Environment

It seems unlikely that Louisville Metro Council members will approve a large sewer rate increase after a contentious budget hearing Wednesday.

On the table is a proposed 20 percent rate increase — the largest Louisville’s Metropolitan Sewer District has levied in eight years. The MSD board approved the change last month, and at Wednesday’s committee meeting executive director Tony Parrott made his agency’s case for the rate hike.

“We hear about the prosperity of Louisville and Jefferson County and what it means to move forward, supporting the corporate base that we have. I don’t think you can have that conversation without recognizing that sewer and drainage is a very important component of that,” he said. “Bottom line, we cannot be an asset to transform Louisville when we still have the flooding and the overflows that we have and the street flooding in our community.”

The city’s infrastructure is aging, Parrott said. And while progress needs to continue on an $850 million federal consent decree to reduce sewage overflows into the Ohio River, without a drastic rate increase, other pressing needs — like viaduct flooding near the University of Louisville — won’t be addressed.

Greater Louisville Inc. — the city’s chamber of commerce — came out Wednesday afternoon against the rate hike. In a statement, GLI chief operating officer Sarah Davasher-Wisdom said the organization wouldn’t support such a large rate increase, though the group is concerned about deteriorating infrastructure and believes an increase larger than 6.9 percent is warranted.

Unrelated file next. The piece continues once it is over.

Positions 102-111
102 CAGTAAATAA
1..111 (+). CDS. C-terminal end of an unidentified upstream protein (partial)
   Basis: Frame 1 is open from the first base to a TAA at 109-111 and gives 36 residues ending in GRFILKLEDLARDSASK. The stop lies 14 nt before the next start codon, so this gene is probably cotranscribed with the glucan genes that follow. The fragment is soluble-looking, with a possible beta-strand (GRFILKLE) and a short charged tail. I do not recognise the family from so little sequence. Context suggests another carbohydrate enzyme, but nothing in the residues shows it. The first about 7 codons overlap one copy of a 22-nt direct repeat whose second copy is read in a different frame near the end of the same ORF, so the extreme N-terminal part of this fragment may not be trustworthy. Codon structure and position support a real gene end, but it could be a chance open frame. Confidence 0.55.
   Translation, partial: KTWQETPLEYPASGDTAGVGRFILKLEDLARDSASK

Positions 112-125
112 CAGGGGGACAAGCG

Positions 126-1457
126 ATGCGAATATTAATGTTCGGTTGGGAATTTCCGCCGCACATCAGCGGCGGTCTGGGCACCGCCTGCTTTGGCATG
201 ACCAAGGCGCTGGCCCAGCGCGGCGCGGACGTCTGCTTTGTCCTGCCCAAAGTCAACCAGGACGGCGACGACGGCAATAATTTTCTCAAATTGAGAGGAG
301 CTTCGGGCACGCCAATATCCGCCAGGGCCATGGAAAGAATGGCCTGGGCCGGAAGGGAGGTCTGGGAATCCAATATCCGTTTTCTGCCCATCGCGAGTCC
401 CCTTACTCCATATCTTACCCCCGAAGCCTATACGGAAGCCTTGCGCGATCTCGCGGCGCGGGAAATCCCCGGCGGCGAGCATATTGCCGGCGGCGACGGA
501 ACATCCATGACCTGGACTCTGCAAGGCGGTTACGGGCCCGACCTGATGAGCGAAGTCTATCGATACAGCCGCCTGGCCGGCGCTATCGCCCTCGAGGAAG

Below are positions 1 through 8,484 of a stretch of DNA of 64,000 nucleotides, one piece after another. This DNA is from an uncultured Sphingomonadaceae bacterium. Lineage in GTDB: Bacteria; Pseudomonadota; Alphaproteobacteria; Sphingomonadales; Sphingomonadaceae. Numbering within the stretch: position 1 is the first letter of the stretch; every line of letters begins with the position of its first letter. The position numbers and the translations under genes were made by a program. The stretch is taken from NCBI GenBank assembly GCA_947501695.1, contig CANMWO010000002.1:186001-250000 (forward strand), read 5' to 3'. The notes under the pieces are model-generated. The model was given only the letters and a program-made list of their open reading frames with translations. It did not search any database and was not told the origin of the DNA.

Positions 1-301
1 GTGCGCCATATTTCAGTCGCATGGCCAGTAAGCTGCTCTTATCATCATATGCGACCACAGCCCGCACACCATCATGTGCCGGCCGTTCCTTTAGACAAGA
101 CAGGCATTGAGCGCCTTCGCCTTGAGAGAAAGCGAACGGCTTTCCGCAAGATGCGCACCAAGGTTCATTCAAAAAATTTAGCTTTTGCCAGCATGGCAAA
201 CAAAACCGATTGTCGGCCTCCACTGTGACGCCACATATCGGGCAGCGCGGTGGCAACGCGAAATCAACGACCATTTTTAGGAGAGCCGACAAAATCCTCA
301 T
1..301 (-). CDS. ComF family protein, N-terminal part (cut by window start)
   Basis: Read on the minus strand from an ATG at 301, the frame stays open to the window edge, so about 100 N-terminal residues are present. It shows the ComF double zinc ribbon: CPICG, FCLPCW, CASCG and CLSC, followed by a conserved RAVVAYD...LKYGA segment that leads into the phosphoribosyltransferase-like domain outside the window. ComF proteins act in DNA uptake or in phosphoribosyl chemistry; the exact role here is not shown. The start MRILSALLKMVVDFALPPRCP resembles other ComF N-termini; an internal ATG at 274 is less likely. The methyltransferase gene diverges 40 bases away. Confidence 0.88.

Metro Council members were unmoved by MSD’s case.

“As far as I’m concerned, there are no new surprises here,” said 26th District Councilman Brent Ackerson, saying MSD has known for years that the infrastructure is aging and still only projected moderate rate increases until now. “Did someone screw up or what? How is it all of a sudden, all the things we’ve been told for years … the average person’s income, inflation is 2 or 3 percent. And every year, MSD manages to double or triple that. It’s the greatest racket in town.”

Parrott, who has been on the job and in Louisville less than a year, said rates have been kept artificially low while MSD has gone to the bond market to finance big projects like the consent decree.

“I’m not going to throw any previous administration under the bus,” he said, adding that now, the agency doesn’t have enough bonding capacity to pay for the rest of the federally required projects.

Other council members questioned MSD’s spending and told Parrott that his agency had failed in public outreach. Councilman Bill Hollander, D-9, said the agency needs to convince Louisville residents of the necessity of the infrastructure improvements before such a large rate increase should be granted.

“I am not convinced that MSD doesn’t need this money to prevent some imminent problems for the community. I am not convinced of that at all,” he said. “I am completely convinced, though, that you haven’t made a persuasive case to the public and to the council for that.”

Any rate increase larger than 7 percent must gain Metro Council approval. Parrott said because that approval didn’t seem likely, he plans to go back to the MSD board at its meeting later this month and recommend they approve a 6.9 percent increase.

Erica Peterson is WFPL's Director of News and Programming.